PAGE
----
I stripped insulation off a stranded copper wire conductor and twisted it into a short wire rope to place between the ground clamp and work piece. Then I rested the edge of the brass torch gas cup against the work piece before triggering the arc.

              The second piece of advice below (series of tacks) should also have been followed (it wasn't) so you know that I burned right through my work piece! On the next attempt, the wire stubbed out and I didn't react fast enough to release the trigger; resulting in a bird nest at the wire feed drive. Argghh!

              Losing patience, I set aside the work piece; wanting to just make a metal puddle on a flat plate and practice the little swirling movements while welding in a straight line as shown on the YouTube videos. This exercise was done on a more forgiving (thicker) 14 gauge sheet metal stamping. Oh yeah, I ditched my Varilux glasses and put on some fixed-magnification reading glasses to improve the field of near-vision.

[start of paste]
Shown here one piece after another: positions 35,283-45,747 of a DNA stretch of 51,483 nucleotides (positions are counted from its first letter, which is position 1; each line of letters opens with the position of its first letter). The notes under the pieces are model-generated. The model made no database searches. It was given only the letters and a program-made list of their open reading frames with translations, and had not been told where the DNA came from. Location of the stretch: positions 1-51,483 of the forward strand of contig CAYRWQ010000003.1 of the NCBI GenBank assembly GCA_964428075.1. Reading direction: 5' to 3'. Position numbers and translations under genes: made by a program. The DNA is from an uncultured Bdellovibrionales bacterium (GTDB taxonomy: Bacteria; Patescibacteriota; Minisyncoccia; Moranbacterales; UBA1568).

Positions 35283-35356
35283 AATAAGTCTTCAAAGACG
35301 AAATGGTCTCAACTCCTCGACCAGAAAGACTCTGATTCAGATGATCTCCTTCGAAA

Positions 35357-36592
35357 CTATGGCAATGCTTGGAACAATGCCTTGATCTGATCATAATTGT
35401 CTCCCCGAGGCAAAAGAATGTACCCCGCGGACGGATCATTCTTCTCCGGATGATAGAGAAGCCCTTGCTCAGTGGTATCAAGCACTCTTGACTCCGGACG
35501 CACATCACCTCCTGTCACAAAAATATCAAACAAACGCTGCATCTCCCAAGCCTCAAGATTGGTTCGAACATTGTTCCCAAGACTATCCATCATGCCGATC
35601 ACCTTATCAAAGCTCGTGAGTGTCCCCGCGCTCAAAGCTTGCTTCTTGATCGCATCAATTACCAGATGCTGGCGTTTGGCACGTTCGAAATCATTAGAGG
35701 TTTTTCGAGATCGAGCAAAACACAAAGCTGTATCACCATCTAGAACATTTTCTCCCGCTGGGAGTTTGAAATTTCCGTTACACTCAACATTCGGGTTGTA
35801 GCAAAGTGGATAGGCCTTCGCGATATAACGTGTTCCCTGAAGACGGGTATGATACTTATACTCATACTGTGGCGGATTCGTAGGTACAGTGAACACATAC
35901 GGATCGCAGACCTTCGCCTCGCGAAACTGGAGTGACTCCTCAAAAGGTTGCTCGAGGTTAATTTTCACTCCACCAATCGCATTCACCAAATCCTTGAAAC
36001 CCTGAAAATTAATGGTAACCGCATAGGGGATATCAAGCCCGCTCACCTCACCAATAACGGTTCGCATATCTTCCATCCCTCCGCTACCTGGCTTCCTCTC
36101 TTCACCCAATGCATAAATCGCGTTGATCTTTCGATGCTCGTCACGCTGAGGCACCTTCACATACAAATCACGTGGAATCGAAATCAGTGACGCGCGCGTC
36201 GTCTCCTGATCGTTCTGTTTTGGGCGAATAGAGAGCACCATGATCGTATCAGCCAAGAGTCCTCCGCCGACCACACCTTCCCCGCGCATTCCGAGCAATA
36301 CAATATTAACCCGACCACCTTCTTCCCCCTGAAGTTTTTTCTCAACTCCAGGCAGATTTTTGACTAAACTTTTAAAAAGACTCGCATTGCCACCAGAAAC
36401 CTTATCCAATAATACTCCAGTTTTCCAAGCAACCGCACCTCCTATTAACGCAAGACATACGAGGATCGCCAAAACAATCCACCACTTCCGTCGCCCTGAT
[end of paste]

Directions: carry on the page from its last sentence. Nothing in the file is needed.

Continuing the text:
Viola! With the torch held very close to the metal and having a good ground and thicker metal, the arc was sustained long enough to get myself oriented to see a puddle with respect to the workpiece. Ran a few weld beads and practiced making turns to the sound of bacon frying!

              Originally posted by Dale M. View Post
              Might want to look at this link for help with your welding...
              http://weldingtipsandtricks.com